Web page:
On the Loss of Identity
A report broadcast on the American TV network CBS compelled Canadian author Deborah Schnitzer to visit the International Tracing Service (ITS) in Bad Arolsen. She wanted to learn how the archive works firsthand and see documents on her husband´s family. “I´m interested in how the archive has changed since it opened its doors for research and how the documentation is structured,” said Schnitzer. “The kinds of records will reveal something about how identities were robbed and destroyed.”
As a poet who contributed to the anthology, “Children of the Shoah: Holocaust Literature and Education” and professor at the University of Winnipeg, Schnitzer has for years been focused on communicating the Holocaust to the younger generation. “We can´t only list facts but have to illustrate the background,” said Schnitzer. “Classes in school are often young people´s first contact with this difficult topic, so how the communication takes place, whether it be through art and other innovative techniques, plays an important role.”
As conclusive proof of the events, the documents are also essential for educational work, said Schnitzer. “What does an individual name on a transport list mean? What history is behind it? And how does this topic tie in with the human rights debate today?”
In her own family she always felt the silence about the terrible events of the Holocaust to be a burden, according to Schnitzer. “There are usually only fragments of knowledge and a few memories floating around. Looking back is too painful, so it is important to ask questions and see the documents.” Her husband is the only male descendant of a Jewish family from Poland, who was murdered by the Nazis in Auschwitz. His father emigrated to Canada. The author is sure: “Every generation has to find its own way to deal with the past and with memory.”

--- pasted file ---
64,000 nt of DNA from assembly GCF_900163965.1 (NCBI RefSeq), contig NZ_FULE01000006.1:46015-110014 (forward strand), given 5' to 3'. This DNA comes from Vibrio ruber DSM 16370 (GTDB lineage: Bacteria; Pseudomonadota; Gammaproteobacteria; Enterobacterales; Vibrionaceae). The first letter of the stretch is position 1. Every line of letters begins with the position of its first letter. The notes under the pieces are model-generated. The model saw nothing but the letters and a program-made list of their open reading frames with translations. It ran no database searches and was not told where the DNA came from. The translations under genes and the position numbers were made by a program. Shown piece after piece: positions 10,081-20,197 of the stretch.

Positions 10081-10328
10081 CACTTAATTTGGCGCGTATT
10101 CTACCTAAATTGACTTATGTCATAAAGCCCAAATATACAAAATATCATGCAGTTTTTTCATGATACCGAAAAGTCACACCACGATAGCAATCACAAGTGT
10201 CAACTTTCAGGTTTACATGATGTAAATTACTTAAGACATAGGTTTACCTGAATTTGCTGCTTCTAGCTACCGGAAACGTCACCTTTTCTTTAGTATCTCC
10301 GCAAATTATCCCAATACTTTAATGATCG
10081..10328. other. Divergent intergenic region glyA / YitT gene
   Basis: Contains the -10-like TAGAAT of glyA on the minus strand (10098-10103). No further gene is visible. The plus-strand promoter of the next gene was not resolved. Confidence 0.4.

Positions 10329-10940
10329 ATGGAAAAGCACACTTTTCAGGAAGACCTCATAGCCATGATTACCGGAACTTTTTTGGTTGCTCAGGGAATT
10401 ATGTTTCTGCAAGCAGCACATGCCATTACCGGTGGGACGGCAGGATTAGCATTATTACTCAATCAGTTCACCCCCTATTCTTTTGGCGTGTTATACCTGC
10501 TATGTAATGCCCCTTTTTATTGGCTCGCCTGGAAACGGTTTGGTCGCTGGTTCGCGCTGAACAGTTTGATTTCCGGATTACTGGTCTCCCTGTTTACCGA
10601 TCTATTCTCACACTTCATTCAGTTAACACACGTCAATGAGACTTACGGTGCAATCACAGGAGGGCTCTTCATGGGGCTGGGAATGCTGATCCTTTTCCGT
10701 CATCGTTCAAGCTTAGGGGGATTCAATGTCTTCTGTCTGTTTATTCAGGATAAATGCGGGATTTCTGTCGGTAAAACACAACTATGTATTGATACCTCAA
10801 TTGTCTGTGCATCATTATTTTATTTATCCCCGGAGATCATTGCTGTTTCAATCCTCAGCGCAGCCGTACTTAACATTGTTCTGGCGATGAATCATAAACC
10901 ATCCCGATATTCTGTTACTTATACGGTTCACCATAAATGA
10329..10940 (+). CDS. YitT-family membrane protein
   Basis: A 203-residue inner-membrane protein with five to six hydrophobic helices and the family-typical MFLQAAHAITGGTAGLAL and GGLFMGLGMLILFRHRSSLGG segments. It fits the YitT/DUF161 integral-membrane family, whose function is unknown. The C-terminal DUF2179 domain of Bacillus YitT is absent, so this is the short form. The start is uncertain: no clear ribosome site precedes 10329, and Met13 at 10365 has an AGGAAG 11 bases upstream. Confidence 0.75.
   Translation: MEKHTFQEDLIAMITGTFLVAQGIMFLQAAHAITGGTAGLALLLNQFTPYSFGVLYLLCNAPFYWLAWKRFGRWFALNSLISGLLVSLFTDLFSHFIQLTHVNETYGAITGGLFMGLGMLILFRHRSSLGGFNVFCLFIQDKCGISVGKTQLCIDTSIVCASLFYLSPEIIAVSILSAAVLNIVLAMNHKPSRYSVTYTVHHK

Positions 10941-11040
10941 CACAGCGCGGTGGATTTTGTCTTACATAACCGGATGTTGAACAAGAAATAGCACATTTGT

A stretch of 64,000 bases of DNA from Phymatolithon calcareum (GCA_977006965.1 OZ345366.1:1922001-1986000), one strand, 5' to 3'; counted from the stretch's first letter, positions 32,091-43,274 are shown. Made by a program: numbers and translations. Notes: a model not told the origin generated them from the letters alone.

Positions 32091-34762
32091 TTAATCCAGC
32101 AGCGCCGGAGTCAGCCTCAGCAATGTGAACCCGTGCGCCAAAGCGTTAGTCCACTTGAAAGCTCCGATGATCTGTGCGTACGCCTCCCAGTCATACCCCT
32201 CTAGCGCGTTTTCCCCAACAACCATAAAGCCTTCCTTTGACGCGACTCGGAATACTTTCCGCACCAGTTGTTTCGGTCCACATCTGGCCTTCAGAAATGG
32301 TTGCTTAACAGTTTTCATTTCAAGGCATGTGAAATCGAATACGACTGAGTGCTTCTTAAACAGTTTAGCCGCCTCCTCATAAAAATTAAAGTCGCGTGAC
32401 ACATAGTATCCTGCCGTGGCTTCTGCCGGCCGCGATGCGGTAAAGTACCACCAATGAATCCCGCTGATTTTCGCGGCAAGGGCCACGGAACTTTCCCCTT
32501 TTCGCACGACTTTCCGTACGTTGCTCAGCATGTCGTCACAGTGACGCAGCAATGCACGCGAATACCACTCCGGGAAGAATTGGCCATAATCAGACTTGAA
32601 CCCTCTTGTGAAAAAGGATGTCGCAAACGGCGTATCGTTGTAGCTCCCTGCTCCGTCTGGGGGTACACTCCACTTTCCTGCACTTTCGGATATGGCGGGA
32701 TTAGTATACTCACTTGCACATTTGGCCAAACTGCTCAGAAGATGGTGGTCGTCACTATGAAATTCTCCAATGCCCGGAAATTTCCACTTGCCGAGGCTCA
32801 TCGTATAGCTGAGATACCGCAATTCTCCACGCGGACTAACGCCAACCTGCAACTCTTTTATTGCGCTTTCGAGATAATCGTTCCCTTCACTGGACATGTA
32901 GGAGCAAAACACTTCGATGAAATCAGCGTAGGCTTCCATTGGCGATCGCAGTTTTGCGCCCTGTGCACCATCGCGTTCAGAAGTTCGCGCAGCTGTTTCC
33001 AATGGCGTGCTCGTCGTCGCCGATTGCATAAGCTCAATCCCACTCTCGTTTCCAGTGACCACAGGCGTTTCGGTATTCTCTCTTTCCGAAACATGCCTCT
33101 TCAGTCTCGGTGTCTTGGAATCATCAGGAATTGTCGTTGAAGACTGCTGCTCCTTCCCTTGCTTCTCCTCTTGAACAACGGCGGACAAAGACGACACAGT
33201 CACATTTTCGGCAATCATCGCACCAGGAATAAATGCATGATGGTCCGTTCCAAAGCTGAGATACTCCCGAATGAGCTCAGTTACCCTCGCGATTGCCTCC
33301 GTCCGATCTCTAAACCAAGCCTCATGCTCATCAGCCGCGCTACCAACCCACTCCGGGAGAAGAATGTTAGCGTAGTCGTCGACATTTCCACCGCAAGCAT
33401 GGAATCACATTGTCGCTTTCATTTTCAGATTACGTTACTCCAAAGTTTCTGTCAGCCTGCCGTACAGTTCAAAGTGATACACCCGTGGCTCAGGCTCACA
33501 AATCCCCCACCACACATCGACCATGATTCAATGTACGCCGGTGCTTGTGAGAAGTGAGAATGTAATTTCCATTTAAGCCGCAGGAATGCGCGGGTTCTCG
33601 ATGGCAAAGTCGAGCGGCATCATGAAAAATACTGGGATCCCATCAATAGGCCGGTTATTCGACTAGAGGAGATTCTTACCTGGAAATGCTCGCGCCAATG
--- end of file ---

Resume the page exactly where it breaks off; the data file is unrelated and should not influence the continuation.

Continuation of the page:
Above all, the aspect of one´s own identity is a decisive question for Schnitzer when dealing with documents from the National Socialist era: victims were robbed of their homelands, their homes, their names and often their very lives. “How are a child´s experiences and dreams communicated when that child was fighting for his or her life in a concentration camp? What do the documents reveal and what language do they use?” Schnitzer intends to answer these questions based on records in the ITS´s archive. At the same time she plans to incorporate her husband´s family documents into her newest novel.
In addition to Bad Arolsen, Schnitzer, her friend Susan Woods and cousin Barbara Kessler also visited Munich, the Dachau Memorial, Nuremberg, Berlin and Prague in the Czech Republic in order to trace European Jews murdered by the Nazis. “This was my first time in Germany. It was a remarkable experience,” said Schnitzer.